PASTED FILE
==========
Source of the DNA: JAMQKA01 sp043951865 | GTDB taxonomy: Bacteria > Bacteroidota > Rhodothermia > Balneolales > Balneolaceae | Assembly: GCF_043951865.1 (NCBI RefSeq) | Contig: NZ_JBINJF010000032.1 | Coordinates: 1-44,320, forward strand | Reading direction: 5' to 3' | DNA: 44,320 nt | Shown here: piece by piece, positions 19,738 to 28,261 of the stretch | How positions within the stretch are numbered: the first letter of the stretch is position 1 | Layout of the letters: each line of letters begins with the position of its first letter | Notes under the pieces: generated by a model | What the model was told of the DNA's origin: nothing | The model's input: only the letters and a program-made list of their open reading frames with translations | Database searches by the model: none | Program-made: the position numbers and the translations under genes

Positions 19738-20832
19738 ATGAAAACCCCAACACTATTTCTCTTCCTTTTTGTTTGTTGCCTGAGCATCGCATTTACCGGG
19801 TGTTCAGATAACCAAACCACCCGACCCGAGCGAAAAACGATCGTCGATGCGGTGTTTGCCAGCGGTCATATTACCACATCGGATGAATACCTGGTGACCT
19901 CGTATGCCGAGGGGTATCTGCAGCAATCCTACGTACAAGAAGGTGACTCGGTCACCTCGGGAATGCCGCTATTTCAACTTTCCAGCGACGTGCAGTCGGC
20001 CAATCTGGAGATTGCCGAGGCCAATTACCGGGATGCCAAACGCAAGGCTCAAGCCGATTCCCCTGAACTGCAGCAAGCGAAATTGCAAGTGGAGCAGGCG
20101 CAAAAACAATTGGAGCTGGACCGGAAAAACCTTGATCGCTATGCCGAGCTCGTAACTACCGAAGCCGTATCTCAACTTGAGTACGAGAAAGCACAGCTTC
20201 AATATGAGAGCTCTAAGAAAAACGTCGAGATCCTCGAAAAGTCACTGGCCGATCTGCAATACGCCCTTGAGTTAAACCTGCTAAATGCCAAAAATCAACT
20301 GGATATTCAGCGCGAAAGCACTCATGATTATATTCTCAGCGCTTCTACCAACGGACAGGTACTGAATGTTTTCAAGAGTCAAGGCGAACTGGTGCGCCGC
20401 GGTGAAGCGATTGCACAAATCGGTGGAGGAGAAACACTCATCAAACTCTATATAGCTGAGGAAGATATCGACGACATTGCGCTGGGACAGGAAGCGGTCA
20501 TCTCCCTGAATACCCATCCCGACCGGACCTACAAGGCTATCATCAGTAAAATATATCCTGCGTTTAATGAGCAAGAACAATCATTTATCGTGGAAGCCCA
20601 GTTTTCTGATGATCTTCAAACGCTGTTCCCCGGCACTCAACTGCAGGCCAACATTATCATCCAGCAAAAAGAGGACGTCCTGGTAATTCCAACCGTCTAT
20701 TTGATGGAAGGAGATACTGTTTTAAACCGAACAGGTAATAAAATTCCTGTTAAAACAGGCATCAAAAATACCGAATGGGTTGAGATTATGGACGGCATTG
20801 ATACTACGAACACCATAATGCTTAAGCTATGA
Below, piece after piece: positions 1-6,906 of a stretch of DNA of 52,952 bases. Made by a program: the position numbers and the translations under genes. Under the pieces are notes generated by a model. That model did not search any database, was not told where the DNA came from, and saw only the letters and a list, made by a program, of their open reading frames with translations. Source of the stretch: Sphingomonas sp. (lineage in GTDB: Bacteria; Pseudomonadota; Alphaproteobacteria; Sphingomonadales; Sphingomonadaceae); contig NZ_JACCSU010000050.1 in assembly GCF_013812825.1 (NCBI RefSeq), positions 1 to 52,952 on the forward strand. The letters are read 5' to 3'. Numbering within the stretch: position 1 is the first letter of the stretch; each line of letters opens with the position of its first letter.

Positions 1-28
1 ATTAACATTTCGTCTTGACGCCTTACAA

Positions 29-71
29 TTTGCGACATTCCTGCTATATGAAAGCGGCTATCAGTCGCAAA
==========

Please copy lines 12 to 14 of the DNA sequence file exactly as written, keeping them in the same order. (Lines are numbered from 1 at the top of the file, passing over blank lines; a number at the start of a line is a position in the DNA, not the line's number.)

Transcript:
20601 GTTTTCTGATGATCTTCAAACGCTGTTCCCCGGCACTCAACTGCAGGCCAACATTATCATCCAGCAAAAAGAGGACGTCCTGGTAATTCCAACCGTCTAT
20701 TTGATGGAAGGAGATACTGTTTTAAACCGAACAGGTAATAAAATTCCTGTTAAAACAGGCATCAAAAATACCGAATGGGTTGAGATTATGGACGGCATTG
20801 ATACTACGAACACCATAATGCTTAAGCTATGA